Search Journal-type in search term and press enter
Social Media-Follow Southwest Journal of Pulmonary and Critical Care on Facebook and Twitter
« Medical Image of the Week: The Atoll Sign in Cryptogenic Organizing Pneumonia | Main | Medical Image of the Week: Bilateral Vocal Cord Paralysis »

Medical Image of the Week: Cannon V Waves

Figure 1. Video showing jugular venous distention to earlobes with cannon V waves.

A 66-year-old man experienced recurrent ascites of unknown etiology over six months. He had previously undergone a renal transplant secondary to complications of diabetes and hypertension and had known severe coronary artery disease. His most recent paracentesis revealed an albumin 1.6 g/dL (serum albumin 2.1) and a total protein of 3.8 g/dL. His adenosine deaminase was 11.6 U/L (normal <7.6 U/L), but repeated bacterial and mycobacterial ascites cultures were negative, as were a carcinoembryonic antigen assay and ascites cytology. Computerized tomography of the abdomen showed findings consistent with cirrhosis, but an extensive workup for common causes of cirrhosis was negative.

Physical exam showed jugular venous distention with prominent V waves and a holosystolic murmur at the left lower sternal border (Figure 1). Echocardiography showed a dilated right ventricle, moderate pulmonary and tricuspid regurgitation and an estimated right ventricular systolic pressure of 87 mm Hg. Cardiac catherization confirmed the presence of an elevated right ventricular pressure of 72/10 (22) mm Hg, an elevated pulmonary artery pressure of 75/27 (45) mm Hg and a left ventricular ejection fraction of 20-25%. The right atrial pressure was 20 and the pulmonary artery occlusion pressure was 22 mmHg.  A diagnosis of pulmonary hypertension secondary to left ventricular heart disease (type 2 pulmonary hypertension) with congestive hepatopathy and cardiac ascites was made.

The patient’s physical examination provided an important clue to the etiology of the ascites – cardiac ascites is thought to be due to chronic venous congestion of the liver due to transmission of high central venous pressures. Tricuspid regurgitation can be associated with severe hepatic congestion because of retrograde transmission of right ventricular pressure directly into the hepatic veins. In some patients (although not in this patient), careful examination will reveal that the liver in such patients is palpably pulsatile.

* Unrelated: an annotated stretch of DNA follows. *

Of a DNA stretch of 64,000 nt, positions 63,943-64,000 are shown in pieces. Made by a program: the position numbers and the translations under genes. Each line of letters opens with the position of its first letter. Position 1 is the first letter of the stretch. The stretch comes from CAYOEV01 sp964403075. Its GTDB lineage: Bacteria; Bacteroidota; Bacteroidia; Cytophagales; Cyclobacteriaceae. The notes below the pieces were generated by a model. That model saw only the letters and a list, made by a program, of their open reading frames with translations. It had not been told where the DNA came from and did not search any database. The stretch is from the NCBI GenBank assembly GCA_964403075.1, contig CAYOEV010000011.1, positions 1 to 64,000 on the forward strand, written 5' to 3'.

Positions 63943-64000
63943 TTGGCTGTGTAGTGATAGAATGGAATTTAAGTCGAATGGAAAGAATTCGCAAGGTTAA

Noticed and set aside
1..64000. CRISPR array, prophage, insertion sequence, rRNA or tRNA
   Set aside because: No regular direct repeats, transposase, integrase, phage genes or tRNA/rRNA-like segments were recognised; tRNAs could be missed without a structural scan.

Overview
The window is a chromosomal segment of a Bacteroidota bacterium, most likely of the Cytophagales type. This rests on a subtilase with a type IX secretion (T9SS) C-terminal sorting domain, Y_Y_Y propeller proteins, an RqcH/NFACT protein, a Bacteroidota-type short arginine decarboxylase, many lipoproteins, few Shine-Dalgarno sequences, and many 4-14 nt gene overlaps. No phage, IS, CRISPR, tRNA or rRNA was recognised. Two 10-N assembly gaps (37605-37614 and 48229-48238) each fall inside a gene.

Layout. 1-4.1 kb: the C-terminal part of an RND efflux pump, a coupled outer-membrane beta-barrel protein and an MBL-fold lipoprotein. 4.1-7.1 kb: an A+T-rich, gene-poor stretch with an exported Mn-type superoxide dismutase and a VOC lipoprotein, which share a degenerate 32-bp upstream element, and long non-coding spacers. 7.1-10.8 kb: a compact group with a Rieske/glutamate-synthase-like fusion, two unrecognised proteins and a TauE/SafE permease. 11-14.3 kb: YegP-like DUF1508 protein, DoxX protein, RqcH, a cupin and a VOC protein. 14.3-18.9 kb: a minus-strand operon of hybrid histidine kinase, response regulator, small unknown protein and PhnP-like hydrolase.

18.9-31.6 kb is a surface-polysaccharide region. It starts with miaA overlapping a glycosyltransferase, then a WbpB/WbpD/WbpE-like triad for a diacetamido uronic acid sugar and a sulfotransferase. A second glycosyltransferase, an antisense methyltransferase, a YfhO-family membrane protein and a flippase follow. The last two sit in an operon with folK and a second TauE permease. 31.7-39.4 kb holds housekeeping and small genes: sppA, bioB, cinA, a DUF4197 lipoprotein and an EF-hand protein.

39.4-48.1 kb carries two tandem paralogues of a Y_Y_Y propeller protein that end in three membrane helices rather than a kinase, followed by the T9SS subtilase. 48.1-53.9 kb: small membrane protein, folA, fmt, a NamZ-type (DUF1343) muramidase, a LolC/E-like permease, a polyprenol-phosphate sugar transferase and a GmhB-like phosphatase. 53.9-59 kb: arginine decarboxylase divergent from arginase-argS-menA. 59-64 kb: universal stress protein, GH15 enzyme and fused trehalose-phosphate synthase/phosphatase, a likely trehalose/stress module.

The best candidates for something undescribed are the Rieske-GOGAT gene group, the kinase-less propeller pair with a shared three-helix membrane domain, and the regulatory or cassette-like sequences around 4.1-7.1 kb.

Cardiac ascites is typically characterized by a serum albumin gradient (SAAG) >1.1 g/dL (indicative of portal hypertension) and ascites protein level of >2.5 g/dL (1). We cannot fully explain why this patient’s SAAG was low. A complete workup for infectious and oncological etiologies of low SAAG ascites was negative. It has been noted that in patients with known cirrhosis (as in this patient), the finding of a low SAAG has a low specificity for infectious and oncological etiologies of ascites (2). Serositis which can sometimes manifest as ascites can also be a complication of tacrolimus which the patient was receiving s/p renal transplant. It’s possible that tacrolimus might have changed the nature of the ascites fluid in this patient but this is conjectural. 

Robert A. Raschke, MD

College of Medicine-Phoenix

Phoenix, AZ USA


  1. Sam AH, James THT. Rapid Medicine. Wiley-Blackwell; 2009: ISBN 1-4051-8323-3.
  2. Khandwalla HE, Fasakin Y, El-Serag HB. The utility of evaluating low serum albumin gradient ascites in patients with cirrhosis. Am J Gastroenterol. 2009 Jun;104(6):1401-5. [CrossRef] [PubMed] 

Cite as: Raschke RA. Medical image of the week: cannon V waves. Southwest J Pulm Crit Care. 2017;15(2):90-1. doi: PDF

Reader Comments

There are no comments for this journal entry. To create a new comment, use the form below.

PostPost a New Comment

Enter your information below to add a new comment.

My response is on my own website »
Author Email (optional):
Author URL (optional):
Some HTML allowed: <a href="" title=""> <abbr title=""> <acronym title=""> <b> <blockquote cite=""> <code> <em> <i> <strike> <strong>